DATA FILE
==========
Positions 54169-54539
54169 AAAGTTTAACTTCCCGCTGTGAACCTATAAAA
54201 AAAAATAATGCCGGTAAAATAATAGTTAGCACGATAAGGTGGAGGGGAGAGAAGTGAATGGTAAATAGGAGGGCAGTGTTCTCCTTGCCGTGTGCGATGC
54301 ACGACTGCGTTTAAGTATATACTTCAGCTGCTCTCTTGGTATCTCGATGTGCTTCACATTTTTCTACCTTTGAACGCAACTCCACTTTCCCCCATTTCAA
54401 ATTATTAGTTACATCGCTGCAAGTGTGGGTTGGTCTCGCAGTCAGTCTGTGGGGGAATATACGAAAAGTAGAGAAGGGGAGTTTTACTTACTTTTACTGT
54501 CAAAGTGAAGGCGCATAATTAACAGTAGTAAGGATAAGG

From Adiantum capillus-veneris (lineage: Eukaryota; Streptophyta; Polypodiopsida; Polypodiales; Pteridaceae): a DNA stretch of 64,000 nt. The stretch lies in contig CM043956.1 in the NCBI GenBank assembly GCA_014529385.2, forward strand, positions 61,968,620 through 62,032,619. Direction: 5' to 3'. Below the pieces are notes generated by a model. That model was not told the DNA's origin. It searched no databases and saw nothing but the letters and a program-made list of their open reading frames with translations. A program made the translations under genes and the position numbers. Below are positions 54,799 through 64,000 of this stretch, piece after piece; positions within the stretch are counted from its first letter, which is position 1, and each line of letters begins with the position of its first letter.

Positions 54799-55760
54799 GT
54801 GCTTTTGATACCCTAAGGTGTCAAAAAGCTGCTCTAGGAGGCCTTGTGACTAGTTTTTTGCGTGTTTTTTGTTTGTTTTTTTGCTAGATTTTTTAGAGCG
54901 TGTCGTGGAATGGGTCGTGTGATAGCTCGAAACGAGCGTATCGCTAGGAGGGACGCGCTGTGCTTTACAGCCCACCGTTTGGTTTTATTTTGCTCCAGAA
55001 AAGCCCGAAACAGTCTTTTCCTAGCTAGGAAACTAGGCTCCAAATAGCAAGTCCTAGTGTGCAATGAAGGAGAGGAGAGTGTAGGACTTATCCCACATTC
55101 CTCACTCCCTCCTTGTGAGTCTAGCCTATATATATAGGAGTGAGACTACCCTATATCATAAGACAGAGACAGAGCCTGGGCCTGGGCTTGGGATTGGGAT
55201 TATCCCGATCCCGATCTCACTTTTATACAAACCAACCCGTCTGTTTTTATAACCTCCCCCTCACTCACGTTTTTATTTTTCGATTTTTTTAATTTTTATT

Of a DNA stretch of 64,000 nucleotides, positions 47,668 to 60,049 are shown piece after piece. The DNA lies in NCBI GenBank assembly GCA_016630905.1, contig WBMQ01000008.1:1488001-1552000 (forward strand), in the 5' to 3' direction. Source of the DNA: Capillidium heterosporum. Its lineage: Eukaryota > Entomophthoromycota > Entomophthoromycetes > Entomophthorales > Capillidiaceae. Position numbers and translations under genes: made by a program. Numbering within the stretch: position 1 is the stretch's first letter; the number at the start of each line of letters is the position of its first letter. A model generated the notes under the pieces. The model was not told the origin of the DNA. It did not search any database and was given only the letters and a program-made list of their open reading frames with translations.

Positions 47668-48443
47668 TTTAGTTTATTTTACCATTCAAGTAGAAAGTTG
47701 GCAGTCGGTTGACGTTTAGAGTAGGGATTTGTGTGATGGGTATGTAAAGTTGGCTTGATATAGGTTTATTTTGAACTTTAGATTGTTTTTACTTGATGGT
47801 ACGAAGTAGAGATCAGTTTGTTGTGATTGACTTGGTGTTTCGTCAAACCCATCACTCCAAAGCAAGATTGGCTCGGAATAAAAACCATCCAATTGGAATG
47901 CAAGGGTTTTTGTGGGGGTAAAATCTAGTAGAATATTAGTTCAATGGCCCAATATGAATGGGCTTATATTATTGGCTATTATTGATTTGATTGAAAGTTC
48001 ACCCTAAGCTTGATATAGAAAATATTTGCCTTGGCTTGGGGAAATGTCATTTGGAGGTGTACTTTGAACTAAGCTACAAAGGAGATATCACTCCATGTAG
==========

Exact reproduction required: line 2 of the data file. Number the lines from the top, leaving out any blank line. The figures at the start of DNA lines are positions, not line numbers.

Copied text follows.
54169 AAAGTTTAACTTCCCGCTGTGAACCTATAAAA